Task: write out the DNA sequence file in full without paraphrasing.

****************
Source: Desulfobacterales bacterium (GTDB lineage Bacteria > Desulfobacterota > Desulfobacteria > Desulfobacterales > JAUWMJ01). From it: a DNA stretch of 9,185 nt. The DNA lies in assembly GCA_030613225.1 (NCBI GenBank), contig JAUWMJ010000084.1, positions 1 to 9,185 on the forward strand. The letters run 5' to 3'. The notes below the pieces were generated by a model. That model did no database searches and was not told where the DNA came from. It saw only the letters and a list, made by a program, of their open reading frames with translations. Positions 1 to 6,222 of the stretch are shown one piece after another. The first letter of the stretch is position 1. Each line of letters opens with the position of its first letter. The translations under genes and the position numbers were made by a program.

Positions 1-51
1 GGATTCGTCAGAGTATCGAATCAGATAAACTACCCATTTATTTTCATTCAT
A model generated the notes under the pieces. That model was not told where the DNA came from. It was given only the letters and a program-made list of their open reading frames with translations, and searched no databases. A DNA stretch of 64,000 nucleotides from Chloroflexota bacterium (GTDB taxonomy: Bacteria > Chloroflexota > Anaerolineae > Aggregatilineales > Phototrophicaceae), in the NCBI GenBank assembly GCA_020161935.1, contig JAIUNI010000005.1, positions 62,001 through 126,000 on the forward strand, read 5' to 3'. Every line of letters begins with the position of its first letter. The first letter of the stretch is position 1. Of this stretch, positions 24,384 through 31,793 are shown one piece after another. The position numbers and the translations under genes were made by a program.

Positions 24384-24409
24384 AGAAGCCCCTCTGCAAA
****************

Source: Desulfobacterales bacterium (GTDB lineage Bacteria > Desulfobacterota > Desulfobacteria > Desulfobacterales > JAUWMJ01). From it: a DNA stretch of 9,185 nt. The DNA lies in assembly GCA_030613225.1 (NCBI GenBank), contig JAUWMJ010000084.1, positions 1 to 9,185 on the forward strand. The letters run 5' to 3'. The notes below the pieces were generated by a model. That model did no database searches and was not told where the DNA came from. It saw only the letters and a list, made by a program, of their open reading frames with translations. Positions 1 to 6,222 of the stretch are shown one piece after another. The first letter of the stretch is position 1. Each line of letters opens with the position of its first letter. The translations under genes and the position numbers were made by a program.

Positions 1-51
1 GGATTCGTCAGAGTATCGAATCAGATAAACTACCCATTTATTTTCATTCAT
A model generated the notes under the pieces. That model was not told where the DNA came from. It was given only the letters and a program-made list of their open reading frames with translations, and searched no databases. A DNA stretch of 64,000 nucleotides from Chloroflexota bacterium (GTDB taxonomy: Bacteria > Chloroflexota > Anaerolineae > Aggregatilineales > Phototrophicaceae), in the NCBI GenBank assembly GCA_020161935.1, contig JAIUNI010000005.1, positions 62,001 through 126,000 on the forward strand, read 5' to 3'. Every line of letters begins with the position of its first letter. The first letter of the stretch is position 1. Of this stretch, positions 24,384 through 31,793 are shown one piece after another. The position numbers and the translations under genes were made by a program.

Positions 24384-24409
24384 AGAAGCCCCTCTGCAAA